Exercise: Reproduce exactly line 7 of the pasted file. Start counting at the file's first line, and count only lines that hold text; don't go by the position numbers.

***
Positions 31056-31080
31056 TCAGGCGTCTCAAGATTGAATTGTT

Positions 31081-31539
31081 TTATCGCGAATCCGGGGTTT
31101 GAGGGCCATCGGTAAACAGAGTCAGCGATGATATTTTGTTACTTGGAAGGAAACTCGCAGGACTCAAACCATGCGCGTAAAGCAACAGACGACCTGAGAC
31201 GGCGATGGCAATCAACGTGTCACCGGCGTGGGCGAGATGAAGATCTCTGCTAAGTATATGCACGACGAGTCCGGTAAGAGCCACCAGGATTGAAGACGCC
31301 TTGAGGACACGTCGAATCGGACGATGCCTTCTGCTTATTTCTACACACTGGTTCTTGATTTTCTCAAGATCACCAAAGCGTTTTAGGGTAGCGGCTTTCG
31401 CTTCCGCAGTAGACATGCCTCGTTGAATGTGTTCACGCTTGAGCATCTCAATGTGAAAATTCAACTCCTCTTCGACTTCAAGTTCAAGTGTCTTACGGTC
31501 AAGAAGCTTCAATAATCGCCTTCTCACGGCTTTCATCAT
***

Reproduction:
31301 TTGAGGACACGTCGAATCGGACGATGCCTTCTGCTTATTTCTACACACTGGTTCTTGATTTTCTCAAGATCACCAAAGCGTTTTAGGGTAGCGGCTTTCG